Nearly ten years ago I wrote Zen and the Art of Piano and planned to write Zen and the Art of Music after a short break. Instead I formed a symphony orchestra, The Carolina Philharmonic.
I've finally begun to write and will start posting here shortly. Compared to the former opus, Zen and the Art of Music will be shorter and more concise, and more imbued with zen portals into musical understanding, and vice versa.
As I've transformed from a pianist into a conductor, I've also grown less bound to 88 keys and more attracted to the essence of what music does for each of us individually as well as collectively. How does music shape our identity?
I'll touch on these as well as other often asked questions, such as, "What does a conductor really do?" and "How does a conductor get 100 souls to dance and sing as one?"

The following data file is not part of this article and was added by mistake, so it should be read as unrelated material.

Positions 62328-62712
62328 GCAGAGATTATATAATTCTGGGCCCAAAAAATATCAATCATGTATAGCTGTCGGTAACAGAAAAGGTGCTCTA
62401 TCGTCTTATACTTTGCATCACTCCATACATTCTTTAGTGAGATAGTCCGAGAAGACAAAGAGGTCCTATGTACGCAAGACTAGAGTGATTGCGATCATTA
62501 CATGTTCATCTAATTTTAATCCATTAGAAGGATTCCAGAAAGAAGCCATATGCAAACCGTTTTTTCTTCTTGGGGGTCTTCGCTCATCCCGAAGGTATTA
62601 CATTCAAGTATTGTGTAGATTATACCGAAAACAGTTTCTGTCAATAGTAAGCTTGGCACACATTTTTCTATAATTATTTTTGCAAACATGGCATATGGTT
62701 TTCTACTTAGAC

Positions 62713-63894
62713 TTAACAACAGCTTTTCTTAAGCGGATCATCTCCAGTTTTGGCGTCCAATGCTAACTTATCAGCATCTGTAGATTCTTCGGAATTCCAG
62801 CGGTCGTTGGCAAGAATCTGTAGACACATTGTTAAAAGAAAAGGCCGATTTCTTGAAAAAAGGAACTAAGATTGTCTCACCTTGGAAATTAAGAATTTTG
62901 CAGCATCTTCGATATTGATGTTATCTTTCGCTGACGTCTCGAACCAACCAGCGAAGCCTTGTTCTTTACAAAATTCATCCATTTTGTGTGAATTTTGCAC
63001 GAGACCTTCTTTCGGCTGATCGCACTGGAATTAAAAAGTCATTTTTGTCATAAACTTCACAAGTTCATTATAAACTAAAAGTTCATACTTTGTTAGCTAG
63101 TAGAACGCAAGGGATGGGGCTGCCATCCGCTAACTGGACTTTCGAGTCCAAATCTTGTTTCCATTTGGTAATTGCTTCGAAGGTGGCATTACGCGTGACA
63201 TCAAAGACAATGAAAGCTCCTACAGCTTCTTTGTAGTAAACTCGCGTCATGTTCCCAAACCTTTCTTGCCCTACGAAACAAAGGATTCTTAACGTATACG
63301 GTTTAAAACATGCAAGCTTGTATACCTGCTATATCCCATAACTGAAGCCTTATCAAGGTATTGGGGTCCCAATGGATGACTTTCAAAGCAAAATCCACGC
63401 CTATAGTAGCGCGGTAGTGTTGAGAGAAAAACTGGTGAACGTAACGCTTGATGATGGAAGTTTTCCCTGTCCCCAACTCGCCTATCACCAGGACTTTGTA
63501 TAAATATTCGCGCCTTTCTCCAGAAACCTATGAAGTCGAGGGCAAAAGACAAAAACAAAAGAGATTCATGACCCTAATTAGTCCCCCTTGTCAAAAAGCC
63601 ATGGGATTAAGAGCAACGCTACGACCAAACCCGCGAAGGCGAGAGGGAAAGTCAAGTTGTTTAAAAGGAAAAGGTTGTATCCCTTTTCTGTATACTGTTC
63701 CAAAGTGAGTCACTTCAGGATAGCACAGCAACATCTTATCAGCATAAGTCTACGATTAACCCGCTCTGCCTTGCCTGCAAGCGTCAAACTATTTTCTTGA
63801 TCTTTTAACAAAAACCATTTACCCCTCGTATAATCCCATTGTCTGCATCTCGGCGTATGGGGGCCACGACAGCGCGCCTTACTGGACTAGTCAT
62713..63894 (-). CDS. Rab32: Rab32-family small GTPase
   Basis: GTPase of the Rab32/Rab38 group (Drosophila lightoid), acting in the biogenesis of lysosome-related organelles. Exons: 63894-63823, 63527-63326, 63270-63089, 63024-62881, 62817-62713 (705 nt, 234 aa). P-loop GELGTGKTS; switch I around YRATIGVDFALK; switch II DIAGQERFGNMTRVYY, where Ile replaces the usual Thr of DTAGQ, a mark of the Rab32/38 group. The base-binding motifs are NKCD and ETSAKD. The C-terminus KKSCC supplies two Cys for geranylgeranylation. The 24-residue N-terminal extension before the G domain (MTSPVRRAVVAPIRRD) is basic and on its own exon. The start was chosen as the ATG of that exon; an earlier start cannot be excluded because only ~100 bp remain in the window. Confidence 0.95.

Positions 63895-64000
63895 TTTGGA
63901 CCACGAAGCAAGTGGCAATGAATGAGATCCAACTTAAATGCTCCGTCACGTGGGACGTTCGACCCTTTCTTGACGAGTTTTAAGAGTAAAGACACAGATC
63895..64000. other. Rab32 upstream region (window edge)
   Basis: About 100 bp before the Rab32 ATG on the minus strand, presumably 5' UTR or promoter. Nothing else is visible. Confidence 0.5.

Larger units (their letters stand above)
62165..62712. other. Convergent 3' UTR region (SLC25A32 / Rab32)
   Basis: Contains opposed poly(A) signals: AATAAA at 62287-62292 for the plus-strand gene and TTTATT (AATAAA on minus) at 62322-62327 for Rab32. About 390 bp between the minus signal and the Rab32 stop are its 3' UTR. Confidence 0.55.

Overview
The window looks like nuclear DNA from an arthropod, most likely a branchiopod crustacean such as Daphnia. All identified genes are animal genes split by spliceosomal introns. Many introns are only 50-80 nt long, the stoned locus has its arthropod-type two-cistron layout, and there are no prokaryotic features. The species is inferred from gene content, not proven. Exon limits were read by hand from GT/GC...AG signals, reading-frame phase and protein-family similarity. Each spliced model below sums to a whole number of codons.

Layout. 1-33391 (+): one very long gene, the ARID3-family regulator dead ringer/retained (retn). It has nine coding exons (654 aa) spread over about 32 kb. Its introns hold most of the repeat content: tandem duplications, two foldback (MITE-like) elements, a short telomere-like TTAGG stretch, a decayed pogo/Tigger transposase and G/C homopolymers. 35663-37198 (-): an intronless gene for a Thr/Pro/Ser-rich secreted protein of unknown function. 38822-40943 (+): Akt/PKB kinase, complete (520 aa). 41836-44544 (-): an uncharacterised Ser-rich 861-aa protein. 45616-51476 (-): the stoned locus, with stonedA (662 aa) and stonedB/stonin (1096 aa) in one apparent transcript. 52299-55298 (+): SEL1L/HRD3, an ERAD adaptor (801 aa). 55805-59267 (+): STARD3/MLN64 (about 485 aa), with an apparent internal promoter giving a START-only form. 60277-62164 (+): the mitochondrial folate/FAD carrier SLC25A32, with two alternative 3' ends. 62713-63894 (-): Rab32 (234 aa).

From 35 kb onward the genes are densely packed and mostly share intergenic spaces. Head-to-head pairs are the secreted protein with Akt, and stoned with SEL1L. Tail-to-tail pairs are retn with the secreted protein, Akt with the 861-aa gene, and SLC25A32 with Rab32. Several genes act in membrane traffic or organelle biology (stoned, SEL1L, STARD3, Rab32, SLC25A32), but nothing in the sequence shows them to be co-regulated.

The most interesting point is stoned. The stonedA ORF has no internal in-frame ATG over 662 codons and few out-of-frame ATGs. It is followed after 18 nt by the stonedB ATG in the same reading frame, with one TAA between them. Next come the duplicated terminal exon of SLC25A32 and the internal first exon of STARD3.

Music has a certain magic to it, a magic infused with zen. If you start to see the energy underneath music instead of dwelling on the surface emotion, you see that lines of energy and rhythm guide the architecture. This too I'll attempt to describe. How can you work with the flow of energy instead of against it? Just as a great martial artist can defeat the opponent using his own energy, so a zen music master learns to bend musical energy to his will, or better, ride it effortlessly by bending himself to the will of music.
Check back in as I attempt to bring a touch of zen to musicians and music-lovers, and to myself.
If you understand, things are just as they are; if you do not understand, things are just as they are.
– Zen proverb
“Zen has no business with ideas.”
– D.T. Suzuki
“And when they played they really played. And when they worked they really worked.”
– Dr. Seuss